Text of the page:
Are there any particular locations where Hunt Brother’s of Hot Stuff foods Pizza sell well?
I know, I know: it sells well in a city with no taste.
But I’m curious how these guys book sales with their shrink-wrap, cardboard flavor pies. It’s not eat-in, it’s not delivery. Where do these guys get their sales from? Who’s buying their pies?
(And I think they sell lots of pies, they both have thousands of locations inside C-Stores)
we’re opening a pizza/sub shop in a c-store in 30 days…tight space, but a new opportunity 4 us…we’re going to treat it like a free-standing pizza joynt that also sells gas!
there is a gas station chain called Hess/Armada that features Godfathers pizza in their stores…
these folks provide a service for their customers and get the incremental sales…I believe Hunt Bros. have switched to a “rise-in-the-oven” pizza and thereby increased quality…Hot Stuff is a bigger outfit tho (I met the CEO many yrs ago)
the trend seems to be the more successful operations are going “upscale”, so thats the direction we’re leaning toward…
the little gas station down the street from me has Hunts bros,. Once people got a better fresh baked i have about knocked it out of business.
In the bigger town a few miles away, they advertise thst if you buy a hunts bro. unbaked on your food stamps they will bake it for free. I am not sure how legal this is but have been researching it. That is why a lot of the take and bake in my area is doing so well because the customer can buy it on food stamps. anyone here buying hunts bros. is kids with very little money or people with no taste!!!
I worked for Hot stuff Pizza as a DM for several years and found that the concept was quite successful in C stores located in towns that were too small to support a full blown pizzeria. In larger communities, the only time it was really successful was when it was in a c store close by an industrial park, where workers need to be able to grab something quick.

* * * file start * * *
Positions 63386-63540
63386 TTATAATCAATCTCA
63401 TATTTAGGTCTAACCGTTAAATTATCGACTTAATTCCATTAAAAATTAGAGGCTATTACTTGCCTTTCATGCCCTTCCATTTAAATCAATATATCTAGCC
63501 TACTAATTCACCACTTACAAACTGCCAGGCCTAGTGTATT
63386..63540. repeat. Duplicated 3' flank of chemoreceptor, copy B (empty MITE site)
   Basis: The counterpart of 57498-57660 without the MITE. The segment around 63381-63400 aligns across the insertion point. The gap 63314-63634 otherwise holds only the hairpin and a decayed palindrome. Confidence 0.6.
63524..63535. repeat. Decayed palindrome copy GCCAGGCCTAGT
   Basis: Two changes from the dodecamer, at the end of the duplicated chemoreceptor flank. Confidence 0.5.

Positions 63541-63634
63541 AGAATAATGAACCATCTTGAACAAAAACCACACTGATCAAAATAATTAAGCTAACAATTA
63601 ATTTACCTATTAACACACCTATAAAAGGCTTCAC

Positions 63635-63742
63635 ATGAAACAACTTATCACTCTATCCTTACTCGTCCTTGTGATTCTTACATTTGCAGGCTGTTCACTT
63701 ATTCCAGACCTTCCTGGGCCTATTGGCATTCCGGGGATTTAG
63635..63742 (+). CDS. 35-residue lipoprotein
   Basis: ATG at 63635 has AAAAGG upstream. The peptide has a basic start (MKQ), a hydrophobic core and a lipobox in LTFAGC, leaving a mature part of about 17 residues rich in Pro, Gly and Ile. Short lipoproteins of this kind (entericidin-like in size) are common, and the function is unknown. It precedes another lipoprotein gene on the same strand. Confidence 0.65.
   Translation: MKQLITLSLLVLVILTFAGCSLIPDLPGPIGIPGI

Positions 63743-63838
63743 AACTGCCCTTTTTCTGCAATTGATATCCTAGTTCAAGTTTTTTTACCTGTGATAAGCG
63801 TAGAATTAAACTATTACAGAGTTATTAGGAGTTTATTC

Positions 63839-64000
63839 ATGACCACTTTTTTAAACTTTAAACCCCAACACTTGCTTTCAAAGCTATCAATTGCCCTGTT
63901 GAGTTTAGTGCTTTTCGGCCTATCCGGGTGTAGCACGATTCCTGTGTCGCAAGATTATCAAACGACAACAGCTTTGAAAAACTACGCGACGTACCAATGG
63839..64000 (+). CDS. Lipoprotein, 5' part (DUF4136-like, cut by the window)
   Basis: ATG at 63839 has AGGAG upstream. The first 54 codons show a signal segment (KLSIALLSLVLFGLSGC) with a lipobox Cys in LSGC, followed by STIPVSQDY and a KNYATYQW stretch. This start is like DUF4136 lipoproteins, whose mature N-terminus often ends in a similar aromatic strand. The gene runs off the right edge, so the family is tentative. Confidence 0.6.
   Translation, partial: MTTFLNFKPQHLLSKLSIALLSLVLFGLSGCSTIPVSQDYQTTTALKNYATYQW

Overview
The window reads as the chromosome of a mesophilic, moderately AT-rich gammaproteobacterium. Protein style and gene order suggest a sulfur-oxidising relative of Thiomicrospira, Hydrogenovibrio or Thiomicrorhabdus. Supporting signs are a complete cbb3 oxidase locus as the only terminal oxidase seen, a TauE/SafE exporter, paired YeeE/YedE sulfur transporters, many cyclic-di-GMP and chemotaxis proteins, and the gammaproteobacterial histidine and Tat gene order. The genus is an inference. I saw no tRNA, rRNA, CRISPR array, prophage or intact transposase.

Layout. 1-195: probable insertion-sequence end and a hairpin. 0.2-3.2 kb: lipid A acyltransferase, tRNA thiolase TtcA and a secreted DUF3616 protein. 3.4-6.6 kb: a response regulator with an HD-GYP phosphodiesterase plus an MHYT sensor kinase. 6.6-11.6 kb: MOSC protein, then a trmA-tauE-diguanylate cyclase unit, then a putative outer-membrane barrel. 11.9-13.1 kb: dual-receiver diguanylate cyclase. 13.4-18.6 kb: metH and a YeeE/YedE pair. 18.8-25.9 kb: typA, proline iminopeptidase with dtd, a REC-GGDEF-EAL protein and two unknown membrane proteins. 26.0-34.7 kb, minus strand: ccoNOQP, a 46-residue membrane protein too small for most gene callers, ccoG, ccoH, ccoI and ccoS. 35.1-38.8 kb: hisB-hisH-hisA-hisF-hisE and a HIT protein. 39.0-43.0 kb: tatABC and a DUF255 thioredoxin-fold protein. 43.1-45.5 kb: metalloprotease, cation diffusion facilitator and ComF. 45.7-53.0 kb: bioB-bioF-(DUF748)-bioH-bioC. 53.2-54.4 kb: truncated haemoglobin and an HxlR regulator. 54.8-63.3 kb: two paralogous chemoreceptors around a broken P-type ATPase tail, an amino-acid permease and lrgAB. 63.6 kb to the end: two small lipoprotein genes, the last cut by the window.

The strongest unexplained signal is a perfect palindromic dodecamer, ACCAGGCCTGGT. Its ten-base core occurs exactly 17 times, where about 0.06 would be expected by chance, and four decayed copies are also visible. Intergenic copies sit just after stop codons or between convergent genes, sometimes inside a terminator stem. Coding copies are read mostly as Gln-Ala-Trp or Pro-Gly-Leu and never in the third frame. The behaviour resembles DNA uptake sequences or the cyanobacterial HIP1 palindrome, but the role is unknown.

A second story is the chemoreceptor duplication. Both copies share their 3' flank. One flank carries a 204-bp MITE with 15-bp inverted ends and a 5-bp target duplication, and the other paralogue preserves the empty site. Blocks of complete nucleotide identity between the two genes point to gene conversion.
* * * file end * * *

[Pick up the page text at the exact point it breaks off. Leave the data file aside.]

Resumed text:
Patriot, good luck with your operation, one word of advice - don’t be afraid to toss product that has lost it’s freshness. One common thread that I continually saw in underperforming stores was that they left their product in the warmer too long. Instead, keep close track of how much you’re selling each hour of the day. Make enough to cover projected sales, plus about 10%. Adjust these figures twice each month. As you gain experience at it, also look at figures for the same time last year to adjust for seasonality. Another thing that worked extremely well for stores that promoted it right was to offer 10 cents per gallon off with each large pie purchased up to 20 gallons - you just pay the station owner the $1.50 - $2.00 for each redemption and collect full price for your pizza rather than offering a direct discount for the large pie. Most people today are not nearly as concerned with pizza prices as they are with gas prices.
We’re really struggling w/the concept…a lot of experience in the industry, but zero in this side oc the c-store biz…
Plan A is to focus on fried chicken, subs & slices for lunch and pies and such 4 the evening period…
Only 500 sq. ft. spot, so space is quite tight…
Probably going to mimic LC in some respects and a $9.99 any topping pizza as well…
Always willing to listen to suggestions!!!
How well does Hot Stuff do at a C-Store/Gas Station on a busy highway exit?
Our exit has two other gas stations (none selling hot food), a McDonalds, and a Burger King. The exit leads to a really really small town with not much to do.